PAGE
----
Can You Be a Christo-Pagan in Prison?

Jason Pitzl-Waters —  January 29, 2008 — 9 Comments

In the wake of a lawsuit, the Washington Department of Corrections has altered its policy regarding a prisoner’s adherence to multiple faiths. Under the old rules, an inmate had to get written permission from each faith before being able to claim dual adherence. Now, those barriers have been removed, and any inmate may simply declare their involvement in multiple religions.

“It used to be difficult for state prison inmates to belong to multiple faiths. The offender had to have written permission from each religion saying it was OK to be a member of both simultaneously … That changed Dec. 12, when the Corrections Department started allowing inmates to simply profess to belong to multiple religions simultaneously. The change was part of a settlement of an inmate’s lawsuit. The inmate had contended the state was violating federal law by prohibiting him from worshiping as both a Native American practitioner and as a Seventh-day Adventist. The department eventually relented, gave the inmate $1,500 and changed its policy. Not long after, Suss said, an inmate at McNeil Island decided to become both Catholic and Asatru, a movement harkening back to the pre-Christian paganism of Europe and Scandinavia.”

The article interviews a Catholic prison chaplain who is taking a leave of absence due to this new development, and may not return because his traditionalist stance on faith makes dual-adherence a logical impossibility.

“Common sense says you cannot be a pagan Christian,” he said. “As a state chaplain, I must endorse state policy. I have to be willing to endorse this inmate’s freedom to be both religions at the same time, but my own convictions being a Catholic priest don’t allow for a Catholic to be a pagan at the same time.”

Before we go deeper into the priest’s problems, we need to take a moment to discuss the question of “Christo-Pagans” (Pagans who adhere to some form of Christian belief). Most Pagans don’t claim to have the “only” or “one true” way of relating to the divine. In theory, there is nothing preventing a Pagan from practicing within multiple faiths (though wild eclecticism is frowned on in some quarters), the problem arises when one of the claimed faiths has an exclusionary view of truth and conception of the divine (many forms of Christianity, for example). This can create hostility and criticism from both sides when it happens.

Outside of a prison environment, these dual-practitioners usually settle into a comfortable compromise of their own that rarely confronts the traditionalists within exclusionary faiths (or other Pagans). Often these dual (or multiple) faith adherents gravitate towards the more “liberal” manifestations of the traditional monotheisms, or simply create their own private or group practice. As a result you can find Quaker Pagans, Jewitchery, Morwics, and a wide variety of Christopagans (not to mention syncretic faiths like Santeria and Voodoo).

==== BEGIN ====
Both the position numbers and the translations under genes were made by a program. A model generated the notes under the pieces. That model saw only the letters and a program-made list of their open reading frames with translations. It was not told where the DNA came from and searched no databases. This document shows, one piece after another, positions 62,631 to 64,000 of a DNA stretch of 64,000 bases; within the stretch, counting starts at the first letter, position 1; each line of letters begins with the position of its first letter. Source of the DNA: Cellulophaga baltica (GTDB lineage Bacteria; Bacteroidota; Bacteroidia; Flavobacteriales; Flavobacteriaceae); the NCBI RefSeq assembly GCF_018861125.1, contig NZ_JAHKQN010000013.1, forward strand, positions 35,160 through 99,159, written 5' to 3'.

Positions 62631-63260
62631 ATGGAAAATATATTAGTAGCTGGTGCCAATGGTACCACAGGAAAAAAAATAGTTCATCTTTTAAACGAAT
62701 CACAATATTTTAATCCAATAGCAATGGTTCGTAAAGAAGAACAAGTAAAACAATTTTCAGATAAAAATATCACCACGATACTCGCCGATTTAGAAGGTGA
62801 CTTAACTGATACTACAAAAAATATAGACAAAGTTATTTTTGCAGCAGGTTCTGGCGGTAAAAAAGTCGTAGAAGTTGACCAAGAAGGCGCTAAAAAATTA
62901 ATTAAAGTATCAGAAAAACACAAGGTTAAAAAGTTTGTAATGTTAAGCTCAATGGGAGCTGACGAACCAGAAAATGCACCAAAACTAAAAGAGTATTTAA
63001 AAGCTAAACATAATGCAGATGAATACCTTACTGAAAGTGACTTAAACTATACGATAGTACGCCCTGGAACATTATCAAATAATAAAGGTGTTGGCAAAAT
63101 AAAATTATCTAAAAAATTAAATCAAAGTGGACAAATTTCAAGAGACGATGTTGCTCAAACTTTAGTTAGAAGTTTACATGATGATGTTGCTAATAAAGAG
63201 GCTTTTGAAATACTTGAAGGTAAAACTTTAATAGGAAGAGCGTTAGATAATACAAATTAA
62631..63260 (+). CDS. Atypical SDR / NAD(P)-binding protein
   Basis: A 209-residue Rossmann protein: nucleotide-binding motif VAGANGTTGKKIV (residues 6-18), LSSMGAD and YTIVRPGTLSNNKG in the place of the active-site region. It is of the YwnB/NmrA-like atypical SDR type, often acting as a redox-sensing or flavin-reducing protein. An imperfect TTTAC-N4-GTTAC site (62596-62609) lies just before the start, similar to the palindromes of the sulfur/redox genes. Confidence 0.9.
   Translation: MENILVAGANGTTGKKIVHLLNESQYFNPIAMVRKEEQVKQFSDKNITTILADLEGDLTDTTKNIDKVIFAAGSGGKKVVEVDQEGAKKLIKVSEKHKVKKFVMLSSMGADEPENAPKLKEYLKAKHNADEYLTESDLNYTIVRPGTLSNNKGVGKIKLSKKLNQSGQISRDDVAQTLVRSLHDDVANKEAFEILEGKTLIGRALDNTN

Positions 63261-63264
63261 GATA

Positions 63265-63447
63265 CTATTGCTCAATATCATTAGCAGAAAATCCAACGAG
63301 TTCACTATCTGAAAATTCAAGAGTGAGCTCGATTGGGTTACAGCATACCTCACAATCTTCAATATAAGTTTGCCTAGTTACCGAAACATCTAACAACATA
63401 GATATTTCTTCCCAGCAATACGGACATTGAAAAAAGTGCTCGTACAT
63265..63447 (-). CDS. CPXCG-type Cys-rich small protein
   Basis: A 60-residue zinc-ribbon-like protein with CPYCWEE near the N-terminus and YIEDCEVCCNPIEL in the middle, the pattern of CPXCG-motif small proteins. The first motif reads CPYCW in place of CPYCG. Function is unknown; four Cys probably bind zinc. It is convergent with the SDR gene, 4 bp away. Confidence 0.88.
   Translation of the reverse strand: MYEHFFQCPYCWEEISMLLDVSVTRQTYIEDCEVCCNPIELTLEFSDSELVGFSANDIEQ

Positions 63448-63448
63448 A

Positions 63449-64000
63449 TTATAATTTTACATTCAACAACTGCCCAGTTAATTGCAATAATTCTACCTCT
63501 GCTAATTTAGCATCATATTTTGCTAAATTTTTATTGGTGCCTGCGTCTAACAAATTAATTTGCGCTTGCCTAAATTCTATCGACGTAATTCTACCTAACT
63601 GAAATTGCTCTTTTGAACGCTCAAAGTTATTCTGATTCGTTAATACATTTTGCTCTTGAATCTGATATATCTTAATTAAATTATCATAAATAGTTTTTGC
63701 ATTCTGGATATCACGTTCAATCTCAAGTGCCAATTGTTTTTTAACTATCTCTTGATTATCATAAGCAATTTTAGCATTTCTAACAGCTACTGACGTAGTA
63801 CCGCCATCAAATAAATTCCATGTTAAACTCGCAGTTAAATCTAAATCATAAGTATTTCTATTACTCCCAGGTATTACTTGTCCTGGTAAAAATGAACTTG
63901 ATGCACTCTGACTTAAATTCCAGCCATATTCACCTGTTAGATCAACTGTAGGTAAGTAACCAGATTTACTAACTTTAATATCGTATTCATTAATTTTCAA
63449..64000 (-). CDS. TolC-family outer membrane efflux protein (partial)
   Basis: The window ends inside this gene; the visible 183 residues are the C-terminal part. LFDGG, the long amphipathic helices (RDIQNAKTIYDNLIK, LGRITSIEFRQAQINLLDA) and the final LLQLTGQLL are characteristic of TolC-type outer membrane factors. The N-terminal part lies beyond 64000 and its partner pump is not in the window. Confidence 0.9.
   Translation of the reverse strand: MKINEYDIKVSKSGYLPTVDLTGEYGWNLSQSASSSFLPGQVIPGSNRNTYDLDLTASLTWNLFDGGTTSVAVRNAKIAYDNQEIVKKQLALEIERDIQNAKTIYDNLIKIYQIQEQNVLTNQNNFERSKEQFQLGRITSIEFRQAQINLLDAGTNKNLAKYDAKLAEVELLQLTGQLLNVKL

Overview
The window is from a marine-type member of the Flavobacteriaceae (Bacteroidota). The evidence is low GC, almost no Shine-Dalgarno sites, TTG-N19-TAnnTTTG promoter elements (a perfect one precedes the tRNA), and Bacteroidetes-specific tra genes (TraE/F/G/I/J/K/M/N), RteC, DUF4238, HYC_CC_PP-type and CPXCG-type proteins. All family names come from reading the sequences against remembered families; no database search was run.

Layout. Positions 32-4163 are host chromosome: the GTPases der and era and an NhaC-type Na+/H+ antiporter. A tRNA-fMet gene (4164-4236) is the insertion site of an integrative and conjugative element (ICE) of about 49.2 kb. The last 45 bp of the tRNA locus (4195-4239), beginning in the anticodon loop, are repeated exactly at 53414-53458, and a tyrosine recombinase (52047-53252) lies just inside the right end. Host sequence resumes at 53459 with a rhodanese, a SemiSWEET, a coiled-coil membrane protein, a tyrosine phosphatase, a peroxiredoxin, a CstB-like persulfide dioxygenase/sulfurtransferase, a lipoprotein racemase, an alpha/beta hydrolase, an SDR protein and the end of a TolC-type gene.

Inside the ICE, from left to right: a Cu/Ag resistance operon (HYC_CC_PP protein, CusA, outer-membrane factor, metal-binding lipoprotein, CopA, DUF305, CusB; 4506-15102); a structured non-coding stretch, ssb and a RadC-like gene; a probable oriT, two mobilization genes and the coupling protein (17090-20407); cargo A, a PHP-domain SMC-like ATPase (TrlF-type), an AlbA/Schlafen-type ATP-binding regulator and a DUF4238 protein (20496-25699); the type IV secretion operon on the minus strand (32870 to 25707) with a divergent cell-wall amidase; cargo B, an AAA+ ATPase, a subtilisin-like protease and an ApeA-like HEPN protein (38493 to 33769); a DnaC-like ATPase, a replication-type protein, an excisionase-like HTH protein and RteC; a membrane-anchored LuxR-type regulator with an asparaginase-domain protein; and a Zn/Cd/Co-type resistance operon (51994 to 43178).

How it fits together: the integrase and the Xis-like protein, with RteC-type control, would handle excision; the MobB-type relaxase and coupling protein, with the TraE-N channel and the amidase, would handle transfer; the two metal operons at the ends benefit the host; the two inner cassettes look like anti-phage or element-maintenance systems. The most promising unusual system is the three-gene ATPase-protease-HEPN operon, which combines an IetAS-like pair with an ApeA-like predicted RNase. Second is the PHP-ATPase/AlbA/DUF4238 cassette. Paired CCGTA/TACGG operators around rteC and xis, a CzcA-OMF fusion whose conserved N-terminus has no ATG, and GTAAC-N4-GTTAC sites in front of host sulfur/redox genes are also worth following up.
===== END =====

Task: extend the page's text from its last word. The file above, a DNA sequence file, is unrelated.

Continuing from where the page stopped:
Inside of prison, where just about every activity is regimented and overseen, true religious freedom has been harder to come by, sometimes due to security concerns, but often due to rigid and often discriminatory views of how faith should be handled. But since 2000, when the Religious Land Use and Institutionalized Persons Act was passed, inmates have been winning wider freedoms, including the right to belong to more than one faith. A prospect that stymies some officials in Washinton.

“State Sen. Mike Carrell, R-Lakewood, heard of Suss’ situation and is adding language to an existing prisons bill aimed at protecting the jobs of chaplains whose duties come into conflict with their faith … ‘I don’t know how somebody can be a pagan and a Catholic,’ Carrell said. ‘That’s like being partly pregnant.'”

But this new freedom to engage in a multiple faiths is hardly a major burden on traditionalists. No Catholic, for example, will be forced to give communion to someone he feels has transgressed against the faith. In fact, the only real complaint comes down to buying religious supplies.

“If I stayed, the individual who identified himself as Asatru/Catholic could come in for religious items and if I refused, he could sue me,” Suss said. “And the department would not defend me because I refused to endorse state policy.”

When it was pointed out that a different clerk could sell the items, the disgruntled Catholic chaplain then displayed how out of touch he truly was with the modern world.

“Why should we allow them to be in prison what they can’t be on the street?”

Of course “on the street” people are free to believe (or disbelieve) whatever they want. Their religious and spiritual options are virtually limitless. They engage in several religious traditions with little to no negative repercussion. Perhaps it is time for Father Tom Suss to retire, after all, Pagans outnumber Catholics in Washington prisons (they are, in fact, second only to Protestants), and I haven’t heard of any official Pagan chaplains being hired to service that population. Perhaps lawmakers in Washington should deal with that issue before arguing over whether Christo-Pagans can truly exist.

Jason Pitzl-Waters